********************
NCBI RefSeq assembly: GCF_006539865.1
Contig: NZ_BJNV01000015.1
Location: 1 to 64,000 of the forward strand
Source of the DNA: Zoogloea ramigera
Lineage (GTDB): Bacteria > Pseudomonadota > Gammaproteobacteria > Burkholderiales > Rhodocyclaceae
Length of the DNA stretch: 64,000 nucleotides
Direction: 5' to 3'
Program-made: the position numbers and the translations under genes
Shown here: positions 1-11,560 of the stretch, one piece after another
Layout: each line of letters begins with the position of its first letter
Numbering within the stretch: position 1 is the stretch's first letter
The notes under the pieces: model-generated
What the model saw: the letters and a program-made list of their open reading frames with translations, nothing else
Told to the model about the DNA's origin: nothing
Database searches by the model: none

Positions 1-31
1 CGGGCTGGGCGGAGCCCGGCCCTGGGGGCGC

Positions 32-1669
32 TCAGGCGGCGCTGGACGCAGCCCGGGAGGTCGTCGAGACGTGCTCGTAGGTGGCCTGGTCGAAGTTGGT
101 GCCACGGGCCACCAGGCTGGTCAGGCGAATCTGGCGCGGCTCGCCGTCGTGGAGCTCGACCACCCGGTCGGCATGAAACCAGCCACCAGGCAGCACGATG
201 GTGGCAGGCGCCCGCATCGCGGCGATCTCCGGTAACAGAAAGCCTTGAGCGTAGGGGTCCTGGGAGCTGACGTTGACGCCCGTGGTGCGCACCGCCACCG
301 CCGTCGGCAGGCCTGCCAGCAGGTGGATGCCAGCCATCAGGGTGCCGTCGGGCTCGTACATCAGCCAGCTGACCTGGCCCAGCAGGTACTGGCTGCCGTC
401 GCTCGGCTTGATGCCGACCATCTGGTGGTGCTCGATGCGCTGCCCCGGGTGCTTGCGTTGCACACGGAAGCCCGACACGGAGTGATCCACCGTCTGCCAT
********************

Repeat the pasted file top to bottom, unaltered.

NCBI RefSeq assembly: GCF_006539865.1
Contig: NZ_BJNV01000015.1
Location: 1 to 64,000 of the forward strand
Source of the DNA: Zoogloea ramigera
Lineage (GTDB): Bacteria > Pseudomonadota > Gammaproteobacteria > Burkholderiales > Rhodocyclaceae
Length of the DNA stretch: 64,000 nucleotides
Direction: 5' to 3'
Program-made: the position numbers and the translations under genes
Shown here: positions 1-11,560 of the stretch, one piece after another
Layout: each line of letters begins with the position of its first letter
Numbering within the stretch: position 1 is the stretch's first letter
The notes under the pieces: model-generated
What the model saw: the letters and a program-made list of their open reading frames with translations, nothing else
Told to the model about the DNA's origin: nothing
Database searches by the model: none

Positions 1-31
1 CGGGCTGGGCGGAGCCCGGCCCTGGGGGCGC

Positions 32-1669
32 TCAGGCGGCGCTGGACGCAGCCCGGGAGGTCGTCGAGACGTGCTCGTAGGTGGCCTGGTCGAAGTTGGT
101 GCCACGGGCCACCAGGCTGGTCAGGCGAATCTGGCGCGGCTCGCCGTCGTGGAGCTCGACCACCCGGTCGGCATGAAACCAGCCACCAGGCAGCACGATG
201 GTGGCAGGCGCCCGCATCGCGGCGATCTCCGGTAACAGAAAGCCTTGAGCGTAGGGGTCCTGGGAGCTGACGTTGACGCCCGTGGTGCGCACCGCCACCG
301 CCGTCGGCAGGCCTGCCAGCAGGTGGATGCCAGCCATCAGGGTGCCGTCGGGCTCGTACATCAGCCAGCTGACCTGGCCCAGCAGGTACTGGCTGCCGTC
401 GCTCGGCTTGATGCCGACCATCTGGTGGTGCTCGATGCGCTGCCCCGGGTGCTTGCGTTGCACACGGAAGCCCGACACGGAGTGATCCACCGTCTGCCAT